Fall Leaves, Are They Toxic for Horses?

There are multiple trees that are highly toxic to horses.
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Red Maple leaves

Poisonings from Red Maple occur generally in late summer and fall, when leaves fall and drift onto pasture area.

Fall is here! The leaves are changing and the temperatures are cooling off. It's hard to imagine that such a pretty time of the year could possibly be harmful to our horses; however, falling leaves can pose a potentially deadly threat to our horses. The following trees are highly toxic to horses.

Red Maple (Acer rubrum

Poisonings occur generally in late summer and fall, when leaves fall and drift onto pasture area. Red maple leaves are HIGHLY TOXIC to horses. Ingestion of 1.5 lbs is toxic, ingestion of 3 lbs or more is fatal. Death is common in cases of red maple poisoning, due to massive destruction of red blood cells. Signs include breathing difficulty, jaundice, urine that is dark brown in appearance, increased heart and respiratory rates and lethargy. 50-75% of affected horses will die or be euthanized. Do not put leaves in hay and make sure there are none within reach of pasture area. In case of ingestion, call your vet immediately. 

Black Walnut leaves

Black walnut can be introduced to horses through trees that grow around pasture land or, more commonly, as shavings used in stall bedding.

Black Walnut (Juglans nigra

Black walnut can be introduced to horses through trees that grow around pasture land or, more commonly, as shavings used in stall bedding. Shavings with any black walnut content are toxic within 24 hours of exposure, but can be non-fatal with proper treatment. Signs of black walnut toxicity include laminitis (which will worsen with continued exposure) reluctance to move, increased temperature and heart rate, difficulty breathing, digital pulse, limb edema and increased gut sounds. Remove stall shavings immediately. Cooling the legs and hooves with a hose can help make the horse more comfortable. If caught relatively soon, recovery should be complete. In cases of severe laminitis and edema, consult your veterinarian.

Oak leaves

Oak trees in horse pastures should not be cut down, but branches should be kept out of reach of horses.

Oak (Quercus species) 

Oak trees in horse pastures should not be cut down, but branches should be kept out of reach of horses. Horses should be fenced out of areas where wilted oak leaves are, or acorns are plentiful. The leaves and acorns are poisonous to horses in large amounts, due to the toxin tannic acid, and causes kidney damage and gastroenteritis. Horse owners are encouraged to fence out Oak trees from their pasture, especially if forage is scarce. Symptoms of poisoning include lack of appetite, depression, constipation, diarrhea (which may contain blood), blood in urine and colic.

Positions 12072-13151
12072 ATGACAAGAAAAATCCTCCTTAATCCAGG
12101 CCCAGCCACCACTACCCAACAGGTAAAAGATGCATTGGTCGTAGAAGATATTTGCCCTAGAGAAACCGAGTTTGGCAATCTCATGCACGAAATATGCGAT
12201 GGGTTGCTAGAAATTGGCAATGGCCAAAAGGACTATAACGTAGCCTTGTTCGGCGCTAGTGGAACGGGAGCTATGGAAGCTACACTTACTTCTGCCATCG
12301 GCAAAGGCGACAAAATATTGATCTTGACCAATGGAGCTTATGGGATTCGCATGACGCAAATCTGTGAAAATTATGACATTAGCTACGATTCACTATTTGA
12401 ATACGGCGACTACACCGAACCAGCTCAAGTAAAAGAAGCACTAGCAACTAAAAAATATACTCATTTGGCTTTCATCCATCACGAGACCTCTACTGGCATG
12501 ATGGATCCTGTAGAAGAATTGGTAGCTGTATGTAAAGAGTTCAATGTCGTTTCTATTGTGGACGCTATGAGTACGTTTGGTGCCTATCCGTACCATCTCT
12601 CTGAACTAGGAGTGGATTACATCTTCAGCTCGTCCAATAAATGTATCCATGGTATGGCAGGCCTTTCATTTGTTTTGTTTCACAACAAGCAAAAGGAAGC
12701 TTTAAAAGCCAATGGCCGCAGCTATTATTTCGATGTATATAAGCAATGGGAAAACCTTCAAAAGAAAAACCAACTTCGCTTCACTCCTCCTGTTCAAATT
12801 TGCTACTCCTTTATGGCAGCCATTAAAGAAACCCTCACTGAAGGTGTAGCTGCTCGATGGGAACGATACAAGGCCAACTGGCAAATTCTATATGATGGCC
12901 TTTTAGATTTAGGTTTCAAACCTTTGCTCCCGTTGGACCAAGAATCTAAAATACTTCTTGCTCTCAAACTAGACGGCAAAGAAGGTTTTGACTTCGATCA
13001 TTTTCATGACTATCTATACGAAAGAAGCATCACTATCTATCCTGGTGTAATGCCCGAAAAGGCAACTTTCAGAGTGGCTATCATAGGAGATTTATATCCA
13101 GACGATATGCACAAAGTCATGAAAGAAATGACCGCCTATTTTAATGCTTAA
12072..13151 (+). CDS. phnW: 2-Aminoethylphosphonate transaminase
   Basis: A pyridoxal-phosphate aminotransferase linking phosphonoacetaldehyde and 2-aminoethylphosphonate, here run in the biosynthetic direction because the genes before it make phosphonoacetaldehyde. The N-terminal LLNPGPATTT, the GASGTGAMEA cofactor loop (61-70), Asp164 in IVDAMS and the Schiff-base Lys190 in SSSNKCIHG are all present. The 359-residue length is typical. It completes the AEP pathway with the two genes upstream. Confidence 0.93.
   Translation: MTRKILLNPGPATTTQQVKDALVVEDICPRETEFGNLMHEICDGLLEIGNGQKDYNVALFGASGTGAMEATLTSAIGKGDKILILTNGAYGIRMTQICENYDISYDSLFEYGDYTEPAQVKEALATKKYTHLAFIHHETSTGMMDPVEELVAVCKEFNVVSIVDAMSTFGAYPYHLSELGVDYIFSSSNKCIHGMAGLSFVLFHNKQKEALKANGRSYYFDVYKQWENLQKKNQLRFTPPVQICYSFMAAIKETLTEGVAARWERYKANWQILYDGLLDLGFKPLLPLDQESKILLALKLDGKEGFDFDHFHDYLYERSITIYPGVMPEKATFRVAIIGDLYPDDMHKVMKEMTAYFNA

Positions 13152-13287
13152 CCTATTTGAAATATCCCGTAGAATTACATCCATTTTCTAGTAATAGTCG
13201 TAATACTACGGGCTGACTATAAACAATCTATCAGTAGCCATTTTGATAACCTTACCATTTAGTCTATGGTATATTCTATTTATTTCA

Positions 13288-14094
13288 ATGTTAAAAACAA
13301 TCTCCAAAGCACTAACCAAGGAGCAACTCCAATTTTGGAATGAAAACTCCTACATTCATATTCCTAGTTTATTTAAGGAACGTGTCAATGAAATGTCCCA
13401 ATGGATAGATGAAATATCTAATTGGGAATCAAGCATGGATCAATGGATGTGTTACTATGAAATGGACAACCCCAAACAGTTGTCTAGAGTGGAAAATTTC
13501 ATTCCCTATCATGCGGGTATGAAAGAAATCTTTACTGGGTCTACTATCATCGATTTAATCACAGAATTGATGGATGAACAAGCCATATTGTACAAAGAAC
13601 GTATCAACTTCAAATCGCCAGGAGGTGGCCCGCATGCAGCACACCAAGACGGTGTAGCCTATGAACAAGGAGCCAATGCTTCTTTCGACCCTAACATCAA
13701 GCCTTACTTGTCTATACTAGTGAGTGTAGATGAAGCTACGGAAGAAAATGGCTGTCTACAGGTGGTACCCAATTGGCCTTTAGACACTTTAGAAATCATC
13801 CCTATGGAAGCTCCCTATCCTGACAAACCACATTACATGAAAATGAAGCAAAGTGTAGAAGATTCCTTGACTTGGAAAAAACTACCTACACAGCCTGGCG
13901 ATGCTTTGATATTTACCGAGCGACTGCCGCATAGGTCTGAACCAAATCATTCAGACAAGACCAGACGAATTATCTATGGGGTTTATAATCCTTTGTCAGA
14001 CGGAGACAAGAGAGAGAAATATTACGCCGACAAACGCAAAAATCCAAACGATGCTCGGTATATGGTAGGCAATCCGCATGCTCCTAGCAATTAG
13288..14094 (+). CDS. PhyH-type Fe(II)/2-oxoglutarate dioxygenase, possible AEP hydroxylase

Plum tree blossoms

Cherry and plum trees, and their relatives, contain cyanide-containing compounds, which are found in the leaves, fruit and pits of the trees. (Shown here is plum tree blossoms.)

Cherry and Plum Trees (Prunus species) 

Cherry and plum trees, and their relatives, contain cyanide-containing compounds, which are found in the leaves, fruit and pits of the trees. The plants are most toxic when drought or frost stresses them. Wilted leaves are also quite toxic. Symptoms include anxiety, weakness, heavy breathing, flared nostrils, convulsion and death.

The problem is caused by cyanide released; only ¼ lb leaves per 1000 lb horse can be fatal. Once the plant material is chewed and exposed to the acid within the horse's stomach, hydrogen cyanide is released and rapidly absorbed into the horse's bloodstream. Cyanide works as a poison, in that it prevents normal cellular uptake of oxygen. As a result, an affected horse's blood is bright cherry red because it is overloaded with oxygen that cannot be utilized.

Final Message

Do not dispose of your raked leaves into your pasture. Horses like the taste and smell of recently fallen leaves. Leaves are dense and can compact in the horse’s digestive system and cause compaction colic. Leaves may also come from plant species that are poisonous to the horse. Be aware of leaves and trees that are toxic to your horse and fence off wooded areas or fence rows that contain possible toxic substances. If branches fall into the pasture, make sure they are removed immediately.

This article was authored by Dr. Tania Cubitt, PhD, of Equine Nutrition & Reproduction.